Moments of reprieve, day 24
Taking a break from science today. Great article by Arundhati Roy. “Historically, pandemics have forced humans to break with the past and imagine their world anew. This one is no different. It is a portal, a gateway between one world and the next. We can choose to walk through it, dragging the carcasses of our prejudice and hatred, our avarice, our data banks and dead ideas, our dead rivers and smoky skies behind us. Or we can walk through lightly, with little luggage, ready to imagine another world. And ready to fight for it.”
Moments of reprieve, day 23
Ethics today, on what it means to protect the NHS. An easy read, it’s not a journal paper. Clickbait if you need it: “From an ethical perspective, we must recognise the interdependence of our social relationships. None of us can survive alone. None of us has succeeded alone. We all need each other”
Moments of reprieve, day 22
COSMO (Covid-19 Snapshot Monitoring). Behavioural change is a key component of the response to COVID-19. However, in the face of a perceived lack of consistency, competence, fairness, objectivity, empathy, or sincerity in the response to the crisis, behavioural change is difficult to sustain. In light of this the WHO have come up with a standard protocol on measuring risk perception, preventative behaviours and public trust. Some countries are using this protocol on a weekly basis to gauge the public mood and refine messaging to maximise its impact. If we don’t understand how people respond to the messages they are getting, we can’t plan the next phase of our strategy because we won’t know the likelihood of compliance. It shouldn’t be a surprise to anybody that blame culture is more likely to create problems than solve them.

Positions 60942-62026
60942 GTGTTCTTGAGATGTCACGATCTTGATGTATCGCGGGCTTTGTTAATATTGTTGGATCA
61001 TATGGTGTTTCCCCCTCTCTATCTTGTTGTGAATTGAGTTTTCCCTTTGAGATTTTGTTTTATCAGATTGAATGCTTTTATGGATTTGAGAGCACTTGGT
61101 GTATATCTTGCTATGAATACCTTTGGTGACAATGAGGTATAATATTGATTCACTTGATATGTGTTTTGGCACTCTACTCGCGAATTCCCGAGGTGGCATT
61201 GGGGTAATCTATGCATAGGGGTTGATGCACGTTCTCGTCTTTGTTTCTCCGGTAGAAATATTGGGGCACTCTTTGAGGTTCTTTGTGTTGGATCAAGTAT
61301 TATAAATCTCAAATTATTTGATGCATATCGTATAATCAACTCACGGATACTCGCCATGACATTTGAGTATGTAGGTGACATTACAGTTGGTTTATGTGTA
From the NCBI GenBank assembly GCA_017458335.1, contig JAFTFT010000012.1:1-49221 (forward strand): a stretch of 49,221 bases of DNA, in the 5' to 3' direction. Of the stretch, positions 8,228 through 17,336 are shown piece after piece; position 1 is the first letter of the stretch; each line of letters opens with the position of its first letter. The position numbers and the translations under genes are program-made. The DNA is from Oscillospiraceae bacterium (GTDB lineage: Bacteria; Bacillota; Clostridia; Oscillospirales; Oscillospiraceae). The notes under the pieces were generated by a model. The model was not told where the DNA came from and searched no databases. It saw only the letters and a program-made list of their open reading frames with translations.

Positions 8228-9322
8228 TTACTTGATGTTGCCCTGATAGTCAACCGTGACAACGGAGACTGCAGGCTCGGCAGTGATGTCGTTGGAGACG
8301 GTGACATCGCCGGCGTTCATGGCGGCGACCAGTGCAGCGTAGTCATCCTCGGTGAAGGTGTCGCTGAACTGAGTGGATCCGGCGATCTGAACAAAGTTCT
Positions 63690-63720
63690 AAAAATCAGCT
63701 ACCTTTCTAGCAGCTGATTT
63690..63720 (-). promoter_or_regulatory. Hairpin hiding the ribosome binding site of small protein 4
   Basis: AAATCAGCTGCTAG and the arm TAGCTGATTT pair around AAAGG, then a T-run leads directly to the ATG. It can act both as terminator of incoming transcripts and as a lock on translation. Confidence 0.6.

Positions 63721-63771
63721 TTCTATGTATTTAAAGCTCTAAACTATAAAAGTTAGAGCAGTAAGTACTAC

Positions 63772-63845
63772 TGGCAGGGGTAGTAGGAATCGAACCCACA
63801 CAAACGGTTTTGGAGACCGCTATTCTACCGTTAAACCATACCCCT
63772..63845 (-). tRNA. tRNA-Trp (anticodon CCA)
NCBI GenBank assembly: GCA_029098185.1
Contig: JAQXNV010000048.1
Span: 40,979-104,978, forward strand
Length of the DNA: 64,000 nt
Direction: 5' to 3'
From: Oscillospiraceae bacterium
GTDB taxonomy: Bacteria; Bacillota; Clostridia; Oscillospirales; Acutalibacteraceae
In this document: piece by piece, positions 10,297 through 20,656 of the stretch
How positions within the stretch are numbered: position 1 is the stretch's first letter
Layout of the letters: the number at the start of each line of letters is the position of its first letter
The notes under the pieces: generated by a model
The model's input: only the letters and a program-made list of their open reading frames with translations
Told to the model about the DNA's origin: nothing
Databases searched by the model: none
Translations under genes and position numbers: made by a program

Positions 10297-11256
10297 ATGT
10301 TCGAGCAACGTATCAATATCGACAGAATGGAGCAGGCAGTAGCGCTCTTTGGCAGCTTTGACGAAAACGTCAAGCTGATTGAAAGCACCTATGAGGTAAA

Moments of reprieve, day 21
Comorbidities that aren’t; how to treat patients with multiple conditions. Clinicians are rapidly assembling lists of other medical conditions that make treatment of patients with COVID-19 more complicated or are likely to result in worse outcomes. These are known as comorbidities. However what we hear less about in the news is the conditions that don’t seem to impact. And there is an increasing list of those too. Amongst the most surprising are asthma and COPD (chronic obstructive pulmonary disease). People with these conditions seem to be under-represented in deaths from COVID-19. Nobody quite knows why at this stage. [Please stay at home, don’t go out and do a life or death experiment on this].
Moments of reprieve, day 20
I don’t feel like reading about COVID-19 this weekend, but there is lots of other cool science happening, so today’s nugget is a report of teaching detection dogs to sniff out a disease that affects orange trees. The dogs detect the disease before it produces any visible signs on the foliage, and it is quicker and more economic than laboratory tests. Lots of geeky detail in the link, but there are also nice videos of dogs snuffling around citrus trees and getting super excited when they find an infected one.
Moments of reprieve, day 19
Llamas. Yes, you did read that right. Llamas can suffer from coronaviruses just like we can. This team isolated the antibodies from a llama and unfortunately discovered they weren’t effective against COVID-19. In order to understand why, they worked out the 3D structure of the llama antibodies. In an impressive bit of 3d jigsaw puzzle solving they realised that if they bound together the llama antibody with a human antibody, it would probably bind to COVID-19. They were right. Another potential therapy, and a better understanding of the way in which antibodies can bind to COVID-19.
Moments of reprieve, day 18